U.S. Department of Housing and Urban Development, Washington, DC Operating Fund Calculations This report was re-issued on September 19, 2016, and the report number was changed from 2016-NY-1010 to 2016-NY-0001. Office of Audit, Region 2 Audit Report Number: 2016-NY-0001 New York – New Jersey September 12, 2016 To: Milan Ozdinec Deputy Assistant Secretary, Office of Public Housing and Voucher Programs, PE Unabyrd L. Wadhams Deputy Assistant Secretary, Office of Field Operations, PQ //signed// From: Kimberly Greene Regional Inspector General for Audit, 2AGA Subject: Operating Fund Calculations Were Not Always Adequately Verified Attached is the U.S. Department of Housing and Urban Development (HUD), Office of Inspector General’s (OIG) final results of our review of the calculation of Public Housing Operating Fund subsidies for public housing agencies. HUD Handbook 2000.06, REV-4, sets specific timeframes for management decisions on recommended corrective actions. For each recommendation without a management decision, please respond and provide status reports in accordance with the HUD Handbook. Please furnish us copies of any correspondence or directives issued because of the audit. The Inspector General Act, Title 5 United States Code, section 8M, requires that OIG post its publicly available reports on the OIG Web site. Accordingly, this report will be posted at http://www.hudoig.gov. If you have any questions or comments about this report, please do not hesitate to call me at 212-264-4174. Audit Report Number: 2016-NY-0001 Date: September 12, 2016 Operating Fund Calculations Were Not Always Adequately Verified Highlights What We Audited and Why We audited the calculation process for Public Housing Operating Fund subsidies awarded to public housing agencies (PHA). We initiated this review based on an internal audit suggestion, which was included in our annual audit plan. The objective of the audit was to determine whether the U.S. Department of Housing and Urban Development (HUD) verified Operating Fund calculations to ensure that PHAs received the correct amounts and recaptured any excess subsidies provided. What We Found HUD did not always adequately verify the calculation of Operating Fund subsidies to ensure that PHAs received the correct amount; however, it recaptured the funds once it determined that excess subsidies were provided to PHAs. Specifically, (1) unsupported utility expense levels were used in funding calculations, (2) units that exceeded the limit were ineligibly funded, (3) verification procedures for PHAs’ funding requests were not always adequately followed, and (4) HUD’s verification procedures were limited. These issues existed due to errors by PHA officials and HUD field office staff, an ineffective data reconciliation mechanism, a weakness in controls over record keeping, and a lack of emphasis on following verification procedures. As a result, more than $12 million in operating funds disbursed to PHAs was not adequately supported, and $116,218 was ineligible. HUD had taken actions to improve its controls over Operating Fund calculation to assist HUD field office staff in more accurately and efficiently calculating and determining the funding amount. What We Recommend We recommend that HUD officials (1) determine whether any of the overpayment of $3.6 million was ineligible and recover the ineligible payments, (2) recapture from PHAs the $116,218 ineligibly disbursed for the units that exceeded the limit, (3) obtain documentation of the utility expense level amounts and verify the accuracy of the computation of $9 million of Operating Fund subsidies and recapture ineligible amounts, (4) enhance controls to ensure that verification procedures for Operating Fund calculations are followed by field office staff, (5) continue implementing the reconciliation software application to provide greater assurance that operating fund subsidies are accurately calculated based on correct data, and (6) strengthen controls over record keeping. Table of Contents Background and Objective......................................................................................3 Results of Audit ........................................................................................................4 Finding: Operating Fund Calculations Were Not Always Adequately Verified ........ 4 Scope and Methodology .........................................................................................10 Internal Controls ....................................................................................................12 Appendixes ..............................................................................................................14 A. Schedule of Questioned Costs and Funds To Be Put to Better Use ...................14 B. Auditee Comments and OIG’s Evaluation.....................................................15 2 Background and Objective In accordance with Section 9 of the U.S. Housing Act of 1937, as amended, the Public Housing Operating Fund program provides operating subsidies to public housing agencies (PHA) to assist in funding the operating and maintenance expenses of their dwellings. The subsidies are required to help maintain services and provide minimum operating reserves. The U.S. Department of Housing and Urban Development (HUD) distributes approximately $4 billion in annual operating funds to more than 7,000 public housing projects. In general, a PHA’s operating subsidy is the difference between its operating expense and non- operating revenue from the rents charged to tenants. The operating expense is determined by three components: project expense level, utility expense level, and other formula expenses. Costs associated with the project expense level are administration, management fees, maintenance, protective services, leasing, occupancy, staff, and other expenses, such as project insurance. HUD calculates the project expense level using regression analysis and benchmarking for the actual costs of Federal Housing Administration projects to estimate costs for public housing projects, based on variables such as size of project, age of property, occupancy type, location, etc. The utility expense level for each PHA for a given funding period is the product of the utility rate multiplied by the payable consumption level multiplied by the inflation factor expressed as a per unit month dollar amount. Other formula expenses include the add-on costs related to the self-sufficiency program, energy loan amortization, payments in lieu of taxes, independent audits, resident participation activities, asset management fee, asset repositioning fee, and information technology fee. Since Operating Fund subsidies for other formula expenses were previously reviewed by HUD’s Office of Inspector General (OIG), 1 we focused on the operating expenses at the project expense level and utility expense level. Each year PHA officials submitted to HUD’s field offices funding requests for each of their projects through HUD-developed Excel forms HUD-52723 and HUD-52722. Form HUD-52722 is used to calculate the per unit month utility expense level, which is then carried over to form HUD-52723 to compute the total eligible utility expense level of the project. Field office staff, usually financial analysts, review these two forms and follow up with PHAs when necessary before approving or denying the funding requests. The audit objective was to determine whether HUD verified Operating Fund calculations to ensure that PHAs received the correct amount and recaptured any excess subsidies provided. 1 HUD OIG conducted an internal audit of asset reposition fee calculation in 2014 (audit report 2014-NY-0003), and the audit resolution was completed in March 2016. 3 Results of Audit Finding: Operating Fund Calculations Were Not Always Adequately Verified HUD did not always adequately verify Operating Fund calculations to ensure that PHAs received the correct amount. Specifically, (1) unsupported utility expense levels were used in funding calculations, (2) units exceeding the limit were ineligibly funded for some PHAs, (3) verification procedures regarding PHAs’ funding request forms were not always adequately followed, and (4) HUD’s verification procedures were limited. These issues existed due to errors by PHA officials and HUD field office staff, an ineffective data reconciliation mechanism, a weakness in controls over record keeping, and a lack of emphasis on following verification procedures. As a result, more than $12 million in operating funds disbursed to the PHAs was not adequately supported, and $116,218 was ineligible. HUD had taken actions to improve its controls over Operating Fund calculation, most recently developing a software application to reconcile the data generated by multiple funding process tools, which should assist HUD field office staff in more accurately and efficiently calculating and determining the funding amount. The Utility Expense Level Was Unsupported Utility Expense Level Was Incorrectly Calculated A PHA is eligible to receive operating subsidies for the costs of electricity, gas, heating fuel, water, and sewage service. The utility expense level of a public housing project is the product of the per unit month utility expense level multiplied by eligible unit months of the funding period. However, our review of the projects in six States disclosed that the per unit month utility expense level and utility expense level were not always accurately calculated because HUD field office staff did not detect the errors made by PHA officials while reviewing the PHAs’ funding requests to determine the funding amounts. HUD uses an Excel tool named form HUD-52722 to calculate the per unit month utility expense level, which is then carried over to another Excel tool called form HUD-52723 to compute the eligible utility expense level for a particular funding period. HUD requires the field office staff to ensure that the per unit month utility expense levels on both forms are equal. However, field office staff was not always able to catch the discrepancy due to errors or a lack of emphasis to ensure that the forms agreed. For example, the per unit month utility expense level of one project on form HUD-52722 for calendar year 2014 was $236, while it was $242 on form HUD- 52723. Field office staff could not explain this discrepancy when we informed them during our review. The discrepancy caused an overpayment of $141,418 to subsidize the utility costs of that project. HUD also requires that the eligible unit months on form HUD-52723, which are adjusted with unit months of removed units and new units, be used as the denominator on form HUD-52722 to 4 compute the per unit month utility expense level. However, in many cases, PHA officials incorrectly used total unit months, resident participant unit month, or other unexplained numbers instead of the eligible unit months, and field office staff failed to identify these errors. For instance, one project had 1,765 eligible unit months in calendar year 2014; however, the PHA divided the total utility expense level of $119,794 by the 1,236 unit months without explaining how they came up with this number. As a result, the per unit month utility expense level was $30 higher than it should have been, and the funding for utility expense level was potentially $45,523 higher than its eligible amount. In another example, a PHA regrouped three projects into one project. Instead of adding all of the utility costs and dividing that amount by the total unit months of the three projects, PHA officials added together the per unit month utility expense levels of the three projects. Thus, the per unit month utility expense level used in the funding determination was $267, while the average per unit month utility expense level was only $93. The utility expense level was overfunded by $370,135. Due to these deficiencies, for the six States reviewed, 161 of 1,284 projects in calendar year 2013 and 69 of 1,289 projects in calendar year 2014 had utility expense level calculation errors. As a result, HUD potentially overfunded these projects by approximately $3.5 million and underfunded them by more than $1 million in these two years. In addition, HUD potentially overfunded one project by $97,001 in calendar year 2011 and underfunded it by $10,638 in calendar year 2012. Further, for certain projects, the utility expense level on the form HUD- 52723 matched that on the form HUD-52722, while the per unit month utility expense levels on the two forms were different. Although the funding amount for these projects was correct, these two forms were not reconciled effectively. Incorrect utility expense level (Calendar Year 2013) # of projects # of States reviewed # of projects Overfunded projects Underfunded CA 232 12 $502,765 21 ($781,560) FL 233 2 468 3 (1,290) IL 259 28 1,968,093 4 (13,745) NJ 8 0 0 0 0 NY 8 0 0 0 0 TX 544 41 55,151 50 (128,876) Total 1,284 83 2,526,477 78 (925,471) Incorrect utility expense level (Calendar Year 2014) # of projects # of States reviewed # of projects Overfunded projects Underfunded CA 231 8 $107,545 5 ($67,036) FL 234 5 203,514 2 (54,643) IL 261 11 101,706 9 (130,607) NJ 8 0 0 0 0 NY 8 1 141,418 0 0 5 TX 547 25 452,625 3 (3,372) Total 1,289 50 1,006,808 19 (255,658) HUD officials stated that they were aware of these issues and started to develop and implement a software application in calendar year 2015 2 to automatically reconcile these two forms at headquarters in addition to the manual reconciliation process performed by field office staff. Subsidies Were Awarded Without Support Operating funds were awarded to subsidize the utility expenses of certain projects without adequate supporting documentation. The records maintained by HUD headquarters showed that 39 of 1,284 projects in calendar year 2013 and 93 of 1,289 projects in calendar year 2014 that received Operating Fund subsidies for utility expenses did not have supporting forms HUD- 52722 or the utility expense level on forms HUD-52722 was listed as zero. As a result, more than $15 million and more than $8.5 million in operating funds disbursed in calendar years 2013 and 2014 for these projects were not adequately supported by the final forms HUD-52722 maintained at headquarters. Upon request, field office staff members located additional forms HUD-52722, which contained adequate utility expense data for the corresponding projects. However, more than $1 million and $7.9 million in operating subsidies disbursed for the utility expense levels of 20 projects and 82 projects in calendar years 2013 and 2014, respectively, remained unsupported. This issue existed due to and a weakness in controls over record keeping. Field office staff members thought they had submitted the updated forms HUD-52722 and HUD-52723 to headquarters; however, headquarters and field offices could not explain why the data maintained at headquarters were not changed and the two forms were not reconciled. We believe that with the implementation of the software application reconciling forms HUD-52722 and HUD-52723, this kind of discrepancy will be significantly reduced. Faircloth Limit Exceeded Section 9(g)(3) of the United States Housing Act of 1937 (“Faircloth Amendment”) limits the construction of new public housing units. The Faircloth Amendment states that HUD cannot fund the construction or operation of new public housing units with capital or operating funds if the construction of those units would result in a net increase in the number of units the PHA owned, assisted, or operated as of October 1, 1999. The Faircloth limit is adjusted for PHA transfers of annual contributions contract units 3, consolidations, and Rental Assistance 2 HUD was in the process of reconciliation, and we were unable to test whether the accuracy of funding calculation had improved for calendar year 2015 since the data were not available. 3 Annual contribution contracts are annual contracts between HUD and public housing agencies for payments toward rent, financing debt service, and financing for modernization. 6 Demonstration Program 4 removals. However, 12 and 7 PHAs in the six States reviewed received Operating Fund subsidies in calendar years 2014 and 2013, respectively, for units exceeding their Faircloth limit. These PHAs were overfunded by $116,218 in those two years. This deficiency existed because the field office staff did not realize that the number of units submitted by the PHA exceeded the Faircloth limit. When a PHA has multiple projects, field office staff had to manually add up each project’s unit number to determine whether the total number of units in these projects was beyond the limit. HUD officials stated that they were aware that certain PHAs might have been overfunded by claiming more units than their Faircloth limit and were considering how to improve the controls. Verification Procedures Were Not Always Adequately Followed Operating Subsidy Field Office Review Guidelines require that if the per unit month utility expense level is greater than $300, or greater than +/-20 percent of the prior year’s data, an explanation must be provided in the “comments” section of the form HUD-52723. However, field office staff did not always adequately follow this requirement. In 14 of the 16 projects tested for the implementation of verification procedures, there was either a high per unit month utility expense level or a significant change in the per unit month utility expense level. For 5 of the 14 projects, field office staff either did not provide an explanation, or the explanation was not reasonable. For example, the per unit month utility expense level of one project was increased by 88 percent from calendar years 2013 to 2014, and the field office staff incorrectly explained that the increase was due to the water utility paid by residents during calendar year 2014. Field office staff members failed to detect that the PHA mistakenly used per unit month utility expense level data of another project until we notified them during our review. As a result, $124,788 in Operating Fund subsidies was not supported. The Guidelines also require that field office staff verifies that the total unit months on the form HUD-52723 equals annual contributions contract units times 12 months, adjusted for new units or deleted units. However, field office staff did not always adequately verify this information. In 2 of 16 projects reviewed, the total number of unit months was less than the annual contributions contract units times 12 months. For example, one PHA had 656 contract units during the funding period of calendar year 2014, and no unit was added or removed. Therefore, the total unit months should be 7,872 (656 units x 12 months). However, the total unit months on the form HUD-52723 were incorrectly calculated as 7,706. Neither field office staff nor PHA officials were aware of this discrepancy and they could not explain why these numbers were different. A field office staff member explained that the form was possibly prepopulated with Public and Indian Housing Information Center data and he let it go without verification because the PHA did not question the number. Since HUD did not require PHAs to submit documentation to support the eligible unit months and PHA officials were not able to provide 4 The Rental Assistance Demonstration program was created to give public housing agencies a powerful tool to preserve and improve public housing properties and address the $26 billion nationwide backlog of deferred maintenance. It also gives owners of three HUD’s legacy programs (Rent Supplement, Rental Assistance Payment, and Section 8 Moderate Rehabilitation) the opportunity to enter into long-term contracts that facilitate the financing of improvements. 7 adequate documentation when requested, we were not able to determine whether there was an impact to the eligible unit months and the funding amounts and we could not determine the correct amount of funding. We attributed these issues to HUD’s lack of emphasis on ensuring that field office staff followed verification procedures during the funding process. HUD’s Verification Procedures for Operating Fund Calculation Were Limited HUD verified a PHAs’ Operating Fund calculations with a limited scope. In general, HUD relied on PHA-certified unit months and utility expense data for the calculation without requesting PHAs to submit source documentation to support the data. HUD staff checked whether there were arithmetic errors among the current year’s data and whether there was a significant change from the prior year’s data. In addition, HUD staff conducted monitoring reviews only for the PHAs designated as high risk. For PHAs with normal performance, HUD staff usually did not review the tenant occupancy and utility bills to ensure that the eligible unit months and utility expenses claimed on forms HUD-52723 and HUD-52722 were accurate. HUD officials explained that they used to conduct more monitoring reviews and the limited verification procedures were due to personnel resource constraints. Conclusion HUD staff did not always adequately verify Operating Fund calculations to ensure that PHAs received the correct amount. We attributed this condition to errors made by PHA officials and HUD field office staff, an ineffective data reconciliation mechanism, a weakness in controls over record keeping, and a lack of emphasis on following verification procedures. As a result, more than $12 million in operating funds disbursed to the PHAs was not adequately supported, and $116,218 was ineligible. However, HUD had taken actions to improve its controls over the funding process beginning in calendar year 2015. Recommendations We recommend that the Director of the Public Housing Financial Management Division 1A. Determine whether any of the overpayment of $3,630,286 was ineligible and take appropriate actions to recoup the ineligible payments. 1B. Validate the $1,191,767 in underpayments and determine if any corrections should be made. 1C. Continue to implement the reconciliation software application to provide greater assurance that Operating Fund calculations are based on correct data. 1D. Obtain adequate supporting documentation of the utility expense level amounts and verify the computation of $8,993,484 in operating funds is accurate or recapture ineligible amounts. 1E. Strengthen controls to ensure that files maintained at Headquarters are complete. 8 1F. Recapture the overpayment of $116,218 disbursed for the units, which exceeded the PHAs’ Faircloth limit. 1G. Strengthen controls to ensure that the units funded under the Operating Fund program do not exceed the PHA’s Faircloth limit. 1H. Obtain accurate data from the PHAs and recalculate the calendar year 2014 operating subsidy for the project, which was mistakenly awarded based on other projects’ utility expense level data. If the eligible amount is less than $124,788, the difference should be recaptured. We recommend that HUD’s Deputy Assistant Secretary of the Office of Field Operations 1I. Develop and implement procedures to conduct a more detailed review of the PHA self-certified unit months and utility costs data and strengthen controls to ensure that field office staff follow the established verification procedures Operating Fund calculations. 9 Scope and Methodology The audit focused on whether HUD adequately verified Operating Fund calculations to ensure that PHAs received the correct amounts and recaptured any excess subsidies provided. The audit generally covered the period of January 1, 2013, through December 31, 2014, and was extended as necessary to meet the objective of the review. We performed audit fieldwork from December 2015 to June 2016 at the HUD field office in Newark, NJ, and HUD headquarters in Washington, DC. To accomplish our objective, we • Reviewed relevant Operating Fund program requirements and applicable Federal regulations to gain an understanding of the funding process for the program. • Reviewed prior HUD OIG audit reports for issues related to Operating Fund calculation. • Interviewed HUD headquarters and field office staff and PHA officials to gain an understanding of their roles and responsibilities in the funding process for the Operating Fund program, as well as implementing the process. • During the survey phase, we selected a nonstatistical sample of 16 projects in New York and New Jersey funded under the Operating Fund program in calendar years 2013 and 2014, which either had the highest numbers of unit months, per unit month utility expense levels, or significant variance in per unit month utility expense level amounts from the prior-year level. We tested whether HUD staff adequately verified the Operating Fund calculations of the 16 projects, PHAs received the correct amounts, and any excess subsidies were recaptured by HUD. • We expanded the sample in the audit phase to include all of the projects in Texas, Illinois, California, and Florida that received Operating Fund subsidies for those 2 years. In total, we reviewed 1,284 and 1,289 projects in these 6 States for calendar years 2013 and 2014, respectively, which represented around 18 percent of the more than 7,000 public housing projects funded under the Operating Fund program nationwide. The results of our non- representative sample cannot be projected. Using ACL5 data analytics and extraction software, we identified from the selected sample that 241 projects in calendar year 2013 and 187 projects in CY 2014 had significant discrepancies of the per unit month utility expense level, utility expense level, and unit months on the forms HUD-52723 with those 5 ACL data analytics is a data extraction and analysis software developed by ACL Services Ltd. for fraud detection and prevention and risk management. By sampling large data sets, ACL data analysis software is used find irregularities or patterns in transactions that could indicate control weaknesses or fraud. 10 on forms HUD-52722 for verification. We analyzed the causes of discrepancies and computed the overpayment and underpayment for these projects based on supporting documentation provided. We discussed the calculation errors of the projects’ Operating Fund subsidies with HUD staff and PHA officials. • Assessed the reliability of computer-processed data on forms HUD-52722 and HUD- 52723 used in calculating Operating Fund subsidies for the projects reviewed. Since the data were not always reliable, we verified the data with HUD field office staff and PHA officials as well as with supporting documentation provided. Assessment of the reliability of the data was limited to the data sample. We conducted the audit in accordance with generally accepted government auditing standards. Those standards require that we plan and perform the audit to obtain sufficient, appropriate evidence to provide a reasonable basis for our findings and conclusions based on our audit objective(s). We believe that the evidence obtained provides a reasonable basis for our findings and conclusions based on our audit objective. 11 Internal Controls Internal control is a process adopted by those charged with governance and management, designed to provide reasonable assurance about the achievement of the organization’s mission, goals, and objectives with regard to • Effectiveness and efficiency of operations, • Reliability of financial reporting, and • Compliance with applicable laws and regulations. Internal controls comprise the plans, policies, methods, and procedures used to meet the organization’s mission, goals, and objectives. Internal controls include the processes and procedures for planning, organizing, directing, and controlling program operations as well as the systems for measuring, reporting, and monitoring program performance. Relevant Internal Controls We determined that the following internal controls were relevant to our audit objective: • Program operations - Policies and procedures that management has implemented to reasonably ensure that a program meets its objectives. • Validity and reliability of data - Policies and procedures that management has implemented to reasonably ensure that valid and reliable data are obtained, maintained, and fairly disclosed in reports. • Compliance with laws and regulations - Policies and procedures that management has implemented to reasonably ensure that resource use is consistent with laws and regulations. • Safeguarding resources - Policies and procedures that management has implemented to reasonably ensure that resources are safeguarded against waste, loss, and misuse. We assessed the relevant controls identified above. A deficiency in internal control exists when the design or operation of a control does not allow management or employees, in the normal course of performing their assigned functions, the reasonable opportunity to prevent, detect, or correct (1) impairments to effectiveness or efficiency of operations, (2) misstatements in financial or performance information, or (3) violations of laws and regulations on a timely basis. Significant Deficiency Based on our review, we believe that the following item is a significant deficiency: 12 • HUD did not have adequate controls over its verification process when awarding Operating Fund subsidies to PHAs to ensure that the subsidies were correctly calculated for the eligible unit months (finding). 13 Appendixes Appendix A Schedule of Questioned Costs and Funds To Be Put to Better Use Recommendation Funds to be put Ineligible 1/ Unsupported 2/ to better use 3/ number 1A $3,630,286 1B $1,191,767 1D 8,993,484 1F $116,218 1H 124,788 Totals 116,218 12,748,558 1,191,767 1/ Ineligible costs are costs charged to a HUD-financed or HUD-insured program or activity that the auditor believes are not allowable by law; contract; or Federal, State, or local policies or regulations. 2/ Unsupported costs are those costs charged to a HUD-financed or HUD-insured program or activity when we cannot determine eligibility at the time of the audit. Unsupported costs require a decision by HUD program officials. This decision, in addition to obtaining supporting documentation, might involve a legal interpretation or clarification of departmental policies and procedures. 3/ Recommendations that funds be put to better use are estimates of amounts that could be used more efficiently if an OIG recommendation is implemented. These amounts include reductions in outlays, deobligation of funds, withdrawal of interest, costs not incurred by implementing recommended improvements, avoidance of unnecessary expenditures noted in preaward reviews, and any other savings that are specifically identified. In this case, if HUD uses the $1.2 million that was due to the PHAs to reduce the overpayments of the same funding year they owed to HUD, it would ensure individual PHAs would receive the appropriate amount of funds that are due to them. 14 Appendix B Auditee Comments and OIG’s Evaluation Ref to OIG Auditee Comments Evaluation Comment 1 15 Comment 2 Comment 2 Comment 1 Comment 2 Comment 1 Comment 2 Comment 1 Comment 2 Comment 3 Comment 1 Comment 1 16 OIG Evaluation of Auditee Comments Comment 1 HUD officials agreed with our findings and the planned actions are responsive to our recommendation. Comment 2 We will provide detailed information regarding the identified projects and cooperate with HUD officials during audit resolution to reach management decision. Comment 3 We adjusted the report and the recommendations are addressed to appropriate HUD officials. As requested by HUD officials during exit conference, we combined recommendations 1I and 1J in the final report. 17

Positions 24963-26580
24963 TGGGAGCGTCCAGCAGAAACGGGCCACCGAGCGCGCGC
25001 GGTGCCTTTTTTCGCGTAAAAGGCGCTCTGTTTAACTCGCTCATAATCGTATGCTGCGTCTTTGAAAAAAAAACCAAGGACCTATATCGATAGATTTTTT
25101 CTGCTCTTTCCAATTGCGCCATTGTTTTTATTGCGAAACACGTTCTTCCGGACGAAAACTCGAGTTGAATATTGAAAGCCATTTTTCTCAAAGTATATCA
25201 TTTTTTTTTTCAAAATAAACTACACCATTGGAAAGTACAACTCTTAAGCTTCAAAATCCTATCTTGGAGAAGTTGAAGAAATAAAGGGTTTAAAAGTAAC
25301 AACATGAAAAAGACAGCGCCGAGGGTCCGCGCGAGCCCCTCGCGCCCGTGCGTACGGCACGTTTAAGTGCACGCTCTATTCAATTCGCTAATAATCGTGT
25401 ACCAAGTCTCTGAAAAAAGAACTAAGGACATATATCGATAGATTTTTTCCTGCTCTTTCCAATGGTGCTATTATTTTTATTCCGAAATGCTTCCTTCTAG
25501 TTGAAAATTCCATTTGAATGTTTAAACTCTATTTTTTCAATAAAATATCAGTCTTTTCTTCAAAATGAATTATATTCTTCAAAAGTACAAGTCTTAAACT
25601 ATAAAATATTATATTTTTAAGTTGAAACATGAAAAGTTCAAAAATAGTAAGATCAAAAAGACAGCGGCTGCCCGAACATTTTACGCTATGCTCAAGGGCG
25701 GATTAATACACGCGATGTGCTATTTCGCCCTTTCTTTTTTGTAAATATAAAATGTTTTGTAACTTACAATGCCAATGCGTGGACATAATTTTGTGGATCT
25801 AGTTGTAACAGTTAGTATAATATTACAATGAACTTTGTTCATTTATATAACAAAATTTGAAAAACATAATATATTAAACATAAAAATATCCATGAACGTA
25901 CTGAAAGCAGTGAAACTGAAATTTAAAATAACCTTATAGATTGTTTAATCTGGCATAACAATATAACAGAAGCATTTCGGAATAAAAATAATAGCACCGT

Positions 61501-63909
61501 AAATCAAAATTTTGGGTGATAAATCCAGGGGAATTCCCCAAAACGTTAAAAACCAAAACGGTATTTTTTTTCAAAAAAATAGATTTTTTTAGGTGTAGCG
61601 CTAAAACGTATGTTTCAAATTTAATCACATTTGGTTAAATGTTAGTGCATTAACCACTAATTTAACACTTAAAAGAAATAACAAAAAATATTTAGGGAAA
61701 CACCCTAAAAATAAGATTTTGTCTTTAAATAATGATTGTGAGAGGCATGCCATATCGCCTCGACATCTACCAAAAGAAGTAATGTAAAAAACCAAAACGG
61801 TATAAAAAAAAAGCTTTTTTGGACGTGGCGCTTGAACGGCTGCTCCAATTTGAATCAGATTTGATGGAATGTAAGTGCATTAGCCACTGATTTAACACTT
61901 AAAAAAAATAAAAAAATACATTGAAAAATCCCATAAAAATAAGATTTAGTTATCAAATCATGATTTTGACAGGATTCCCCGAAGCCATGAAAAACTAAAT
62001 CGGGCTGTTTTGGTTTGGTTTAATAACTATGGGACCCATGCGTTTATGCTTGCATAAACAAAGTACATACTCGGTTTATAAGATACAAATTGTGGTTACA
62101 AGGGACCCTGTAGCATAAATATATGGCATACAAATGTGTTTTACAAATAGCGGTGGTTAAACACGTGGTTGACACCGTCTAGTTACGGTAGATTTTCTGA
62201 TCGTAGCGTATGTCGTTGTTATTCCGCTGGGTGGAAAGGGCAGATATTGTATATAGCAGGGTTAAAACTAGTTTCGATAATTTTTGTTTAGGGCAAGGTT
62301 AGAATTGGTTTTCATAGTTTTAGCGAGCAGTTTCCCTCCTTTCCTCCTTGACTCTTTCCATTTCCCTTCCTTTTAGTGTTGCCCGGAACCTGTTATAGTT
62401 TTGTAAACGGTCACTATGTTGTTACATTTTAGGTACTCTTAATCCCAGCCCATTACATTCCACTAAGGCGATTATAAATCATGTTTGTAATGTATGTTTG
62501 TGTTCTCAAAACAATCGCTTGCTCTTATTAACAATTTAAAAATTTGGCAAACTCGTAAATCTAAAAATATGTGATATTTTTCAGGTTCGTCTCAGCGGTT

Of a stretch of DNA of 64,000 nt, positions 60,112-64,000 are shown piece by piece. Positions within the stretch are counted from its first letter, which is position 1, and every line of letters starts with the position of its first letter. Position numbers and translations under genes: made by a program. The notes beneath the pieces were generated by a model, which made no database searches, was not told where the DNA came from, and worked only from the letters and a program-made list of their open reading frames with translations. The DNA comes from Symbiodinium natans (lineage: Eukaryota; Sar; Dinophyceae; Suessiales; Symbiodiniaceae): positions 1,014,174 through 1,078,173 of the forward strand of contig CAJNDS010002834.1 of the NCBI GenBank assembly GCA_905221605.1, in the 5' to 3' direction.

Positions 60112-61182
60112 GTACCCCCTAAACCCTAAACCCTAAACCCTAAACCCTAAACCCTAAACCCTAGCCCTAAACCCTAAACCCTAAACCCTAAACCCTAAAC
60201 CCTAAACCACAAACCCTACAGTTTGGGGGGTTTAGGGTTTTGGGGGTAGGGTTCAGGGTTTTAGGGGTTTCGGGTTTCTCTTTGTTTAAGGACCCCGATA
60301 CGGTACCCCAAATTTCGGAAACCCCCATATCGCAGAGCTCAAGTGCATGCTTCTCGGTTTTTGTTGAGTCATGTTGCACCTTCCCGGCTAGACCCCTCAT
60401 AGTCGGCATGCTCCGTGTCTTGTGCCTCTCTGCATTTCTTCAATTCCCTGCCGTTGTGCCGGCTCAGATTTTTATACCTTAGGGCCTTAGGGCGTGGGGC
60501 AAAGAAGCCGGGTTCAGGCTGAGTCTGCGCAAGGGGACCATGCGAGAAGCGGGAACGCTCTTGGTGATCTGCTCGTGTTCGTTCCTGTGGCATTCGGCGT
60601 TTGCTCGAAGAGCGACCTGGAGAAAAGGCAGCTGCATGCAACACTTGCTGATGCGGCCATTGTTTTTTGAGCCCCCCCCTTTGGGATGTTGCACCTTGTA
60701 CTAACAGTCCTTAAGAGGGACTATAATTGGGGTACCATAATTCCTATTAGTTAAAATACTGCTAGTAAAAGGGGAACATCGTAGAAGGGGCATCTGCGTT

Operating Fund Calculations Were Not Always Adequately Verified
Published by the Department of Housing and Urban Development, Office of Inspector General on 2016-09-19.
Below is a raw (and likely hideous) rendition of the original report. (PDF)